How to Clean Your Computer from a Virus You Got from a Bad Website
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Malicious software, like viruses, can infect your computer through a number of channels, but compromised websites are probably the most common. The bad site might have been designed to infect computers or it may have been hijacked for nefarious purposes. Minimize damage to your computer and others by immediately disconnecting your system from the Internet as soon as you suspect you may have a virus. Unplug your network cable and turn off your computer's Wi-Fi.

Steps

  1. 1
    Look for Culprits: Using the Windows Task Manager you can often find likely viruses or malware. You can open the Task Manager by pressing "Ctrl+Shift+Esc." On the Processes tab are all the different processes running on your computer, including the amount of CPU and memory resources they are consuming. Typically a virus will consume large quantities of CPU and memory so you can sort the lists -- by clicking on the heading -- to see which processes are the most resource-hungry. You can select a process and close it with the End Process button. However, if you aren't sure what the process is doing it's best to leave it alone until you can single out what it does. You can find out more about any process by right-clicking on it and selecting Properties or Open File Location. Finding the processes that seem to be using up resources and where they live on your computer can help you to identify the infection and figure out how to remove it.
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    Perform a Scan: While it's likely that a virus that has infected your computer has also circumvented your local security, it's still a good idea to start with a scan of your files. If your anti-virus software won't launch that's another good sign that you are, in fact, infected. You can boot Windows into Safe Mode and retry the scan. Safe Mode disables any extraneous software and may allow your local virus scanner to operate and remove the bug. If your anti-malware software is compromised and won't even launch in Safe Mode, you can still use your computer to affect some solutions. Boot up into Safe Mode with Networking, reconnect your computer to the Internet and launch an online virus scanner. Some options include Panda Security, ESET and Bitdefender (see links in Resources). The benefit of an online scan is that it ensures the scanning software isn't compromised by the virus.
  3. 3
    System Restore: Windows has an automatic backup tool that creates restoration points whenever software is changed in the system. You can often use System Restore to dial the computer back to a time before the software infection took place. When you launch the System Restore program in Windows you can choose how far back you want to go. Typically it's best to go back one restore point at a time until you've solved the problem. If you know when the infection happened, restore your computer to the restoration point just before that. If you can't launch System Restore from within Windows, you can get to it in Safe Mode or, if all else fails, use a Windows installation disk to access the feature. If you can only access the command prompt in Windows you can start System Restore with the command: rstrui.exe.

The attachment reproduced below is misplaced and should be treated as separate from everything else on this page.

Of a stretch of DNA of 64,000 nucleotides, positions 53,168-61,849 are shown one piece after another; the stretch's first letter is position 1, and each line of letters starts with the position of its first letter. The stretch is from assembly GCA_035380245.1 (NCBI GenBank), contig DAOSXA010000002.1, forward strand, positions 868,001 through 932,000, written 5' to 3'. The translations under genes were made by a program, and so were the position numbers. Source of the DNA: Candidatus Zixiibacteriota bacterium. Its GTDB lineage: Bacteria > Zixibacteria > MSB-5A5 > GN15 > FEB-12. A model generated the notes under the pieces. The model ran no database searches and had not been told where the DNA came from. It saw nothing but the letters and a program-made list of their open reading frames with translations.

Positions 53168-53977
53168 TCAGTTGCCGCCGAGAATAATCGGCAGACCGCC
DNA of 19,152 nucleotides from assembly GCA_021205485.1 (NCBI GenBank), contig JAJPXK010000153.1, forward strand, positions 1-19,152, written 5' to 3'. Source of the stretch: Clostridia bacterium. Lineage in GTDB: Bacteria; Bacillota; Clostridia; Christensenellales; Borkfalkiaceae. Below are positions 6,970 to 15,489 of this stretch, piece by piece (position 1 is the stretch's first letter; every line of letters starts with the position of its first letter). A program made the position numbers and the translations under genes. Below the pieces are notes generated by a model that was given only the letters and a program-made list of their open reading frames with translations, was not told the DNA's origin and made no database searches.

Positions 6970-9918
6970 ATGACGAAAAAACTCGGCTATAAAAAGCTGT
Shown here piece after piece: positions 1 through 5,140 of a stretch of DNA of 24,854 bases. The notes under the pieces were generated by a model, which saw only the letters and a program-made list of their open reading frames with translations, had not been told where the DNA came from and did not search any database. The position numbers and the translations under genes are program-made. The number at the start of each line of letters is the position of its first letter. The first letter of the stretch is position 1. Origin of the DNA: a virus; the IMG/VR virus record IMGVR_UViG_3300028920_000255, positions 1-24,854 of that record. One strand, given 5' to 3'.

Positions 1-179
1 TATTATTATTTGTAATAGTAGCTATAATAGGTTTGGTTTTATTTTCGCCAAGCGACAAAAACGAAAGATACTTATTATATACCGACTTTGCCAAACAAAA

4. 4
    External Help: If you just can't get the virus off using your computer by itself, you can get additional resources to help remove the insidious bug. You can download the HouseCall software to a USB flash drive and run it on the infected computer. If that won't work either, you can create bootable CDs that use Linux as a base operating system for running a virus scanning tool. The Kaspersky Rescue Disk and the F-Secure Rescue CD provide Linux-based virus scanning and removal. You'll need to download the ISO files on another system, burn them to a CD and then boot your infected computer from the CD-ROM drive to use these utilities.
  5. 5
    Delete the Virus: Some particularly pernicious viruses resist nearly all attempts to remove them via anti-virus software. If you happen to have one of these it will continue to show up on scans, even after it looks like it has been deleted. Security companies will keep lists of the viruses, what they do and how to remove them, so once you have the name of the culprit that's infecting your system, you can do some serious violence to it. You'll need to disable any processes the virus has running on your computer using the Task Manager, then delete any files associated with the virus -- some of which you can find through the properties feature in the Task Manager -- and finally remove the system registry entries that refer to the virus. Deleting system files and messing with the registry could do more harm to your computer than the virus if you delete the wrong things, so do your homework and make sure you're killing the right things. For example the MiTech Mate blog offers detailed instructions on manually deleting a whole host of viruses.

Article Info

Categories: Spyware and Virus Protection

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